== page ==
Motivated in part by an adolescent desire to fit in, but also by an interest in demonstrating that there was nothing inherently abnormal about being blind, I immediately immersed myself in the college life. I sought and secured election to the Student Senate as a freshman and then served during my last three years of college on the Student Judicial Council, the entity charged with hearing and resolving student infractions. Loving to sing, I auditioned and was accepted as a member of the Erskine College Choraleers, a show choir that annually toured and served as a musical ambassador for the school. Wanting to develop my skill as a writer further, I volunteered as a reporter for the Erskine College Mirror and was ultimately given the opportunity to write my own weekly column, "Spotlight," featuring accomplished members of the student body.

In order to help pay my way through college, I worked as a tutor in the Office of Academic Counseling Services. Among all these obligations I worked in time to study so that I could actually earn the degree for which I came to college.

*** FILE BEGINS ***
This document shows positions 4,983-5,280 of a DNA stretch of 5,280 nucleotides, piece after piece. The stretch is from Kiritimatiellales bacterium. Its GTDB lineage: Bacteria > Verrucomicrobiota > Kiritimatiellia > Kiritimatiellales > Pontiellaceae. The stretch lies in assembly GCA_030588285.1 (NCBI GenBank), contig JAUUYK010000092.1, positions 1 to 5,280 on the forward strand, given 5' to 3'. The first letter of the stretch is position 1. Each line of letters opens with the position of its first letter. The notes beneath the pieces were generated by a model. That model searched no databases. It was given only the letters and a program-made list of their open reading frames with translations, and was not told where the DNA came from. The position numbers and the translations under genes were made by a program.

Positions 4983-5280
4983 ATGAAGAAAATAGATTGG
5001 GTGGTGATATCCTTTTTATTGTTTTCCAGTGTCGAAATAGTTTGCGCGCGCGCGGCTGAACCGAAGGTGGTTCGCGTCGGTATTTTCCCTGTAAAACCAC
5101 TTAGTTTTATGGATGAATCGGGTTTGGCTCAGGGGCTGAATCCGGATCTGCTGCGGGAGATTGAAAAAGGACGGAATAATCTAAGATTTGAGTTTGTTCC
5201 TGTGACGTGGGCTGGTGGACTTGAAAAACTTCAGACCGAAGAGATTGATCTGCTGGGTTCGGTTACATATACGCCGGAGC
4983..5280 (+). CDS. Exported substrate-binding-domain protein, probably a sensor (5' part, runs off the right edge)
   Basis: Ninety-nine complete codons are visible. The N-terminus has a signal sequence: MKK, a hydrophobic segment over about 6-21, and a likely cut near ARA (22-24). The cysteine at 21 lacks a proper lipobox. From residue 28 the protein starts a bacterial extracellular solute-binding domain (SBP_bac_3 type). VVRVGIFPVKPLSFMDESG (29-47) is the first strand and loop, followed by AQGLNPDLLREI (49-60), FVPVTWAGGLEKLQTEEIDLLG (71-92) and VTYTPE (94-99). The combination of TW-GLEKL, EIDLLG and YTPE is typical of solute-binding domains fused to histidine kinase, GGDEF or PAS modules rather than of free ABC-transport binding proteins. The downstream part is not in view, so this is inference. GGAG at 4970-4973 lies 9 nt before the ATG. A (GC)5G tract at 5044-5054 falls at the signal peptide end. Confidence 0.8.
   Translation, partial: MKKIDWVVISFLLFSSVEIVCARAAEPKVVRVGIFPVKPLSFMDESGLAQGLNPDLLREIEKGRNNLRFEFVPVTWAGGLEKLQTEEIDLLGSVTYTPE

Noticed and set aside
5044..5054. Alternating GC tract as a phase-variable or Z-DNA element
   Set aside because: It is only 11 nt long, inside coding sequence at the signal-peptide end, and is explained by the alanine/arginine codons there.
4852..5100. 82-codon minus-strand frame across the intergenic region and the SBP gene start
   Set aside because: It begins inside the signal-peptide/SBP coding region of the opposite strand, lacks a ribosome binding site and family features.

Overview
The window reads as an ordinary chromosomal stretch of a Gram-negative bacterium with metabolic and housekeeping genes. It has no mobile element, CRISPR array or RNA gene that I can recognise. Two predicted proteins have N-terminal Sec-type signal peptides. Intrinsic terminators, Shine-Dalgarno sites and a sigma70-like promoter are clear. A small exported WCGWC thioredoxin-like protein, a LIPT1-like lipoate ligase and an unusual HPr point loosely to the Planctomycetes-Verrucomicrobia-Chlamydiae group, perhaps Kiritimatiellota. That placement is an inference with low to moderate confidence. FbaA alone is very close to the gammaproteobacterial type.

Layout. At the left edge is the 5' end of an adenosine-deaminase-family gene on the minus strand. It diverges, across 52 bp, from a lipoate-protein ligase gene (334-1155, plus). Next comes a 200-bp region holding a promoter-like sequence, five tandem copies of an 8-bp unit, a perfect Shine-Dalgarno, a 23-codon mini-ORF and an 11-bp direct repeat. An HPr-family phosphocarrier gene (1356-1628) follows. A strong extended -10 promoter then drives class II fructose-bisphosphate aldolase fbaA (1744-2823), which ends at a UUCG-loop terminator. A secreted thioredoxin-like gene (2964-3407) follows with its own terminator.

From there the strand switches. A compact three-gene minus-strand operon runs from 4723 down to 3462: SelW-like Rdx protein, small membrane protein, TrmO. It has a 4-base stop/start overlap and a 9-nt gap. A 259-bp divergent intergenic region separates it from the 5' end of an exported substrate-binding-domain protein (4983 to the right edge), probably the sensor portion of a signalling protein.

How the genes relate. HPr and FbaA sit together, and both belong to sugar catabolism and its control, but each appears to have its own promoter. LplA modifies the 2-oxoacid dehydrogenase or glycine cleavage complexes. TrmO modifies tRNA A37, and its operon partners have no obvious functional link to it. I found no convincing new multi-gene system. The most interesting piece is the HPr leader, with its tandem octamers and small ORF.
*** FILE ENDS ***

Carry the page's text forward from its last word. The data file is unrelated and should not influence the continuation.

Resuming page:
Gradually I managed to integrate into the social microcosm of Erskine life with a measure of success. Along the way, though, I had to engage in a great deal of public education about blindness. I explained and demonstrated, for instance, that I could independently carry my own tray in the college cafeteria without problem or incident. Additionally, professors prompted by a misdirected sense of benevolence, would occasionally offer to exempt me from performing assignments which they believed to be beyond the ability of a blind student. I would explain that it was important for me to complete comparable tasks in order to receive credit for my coursework. These and other lessons helped to increase the respect for and expectations of blind people in the Erskine community.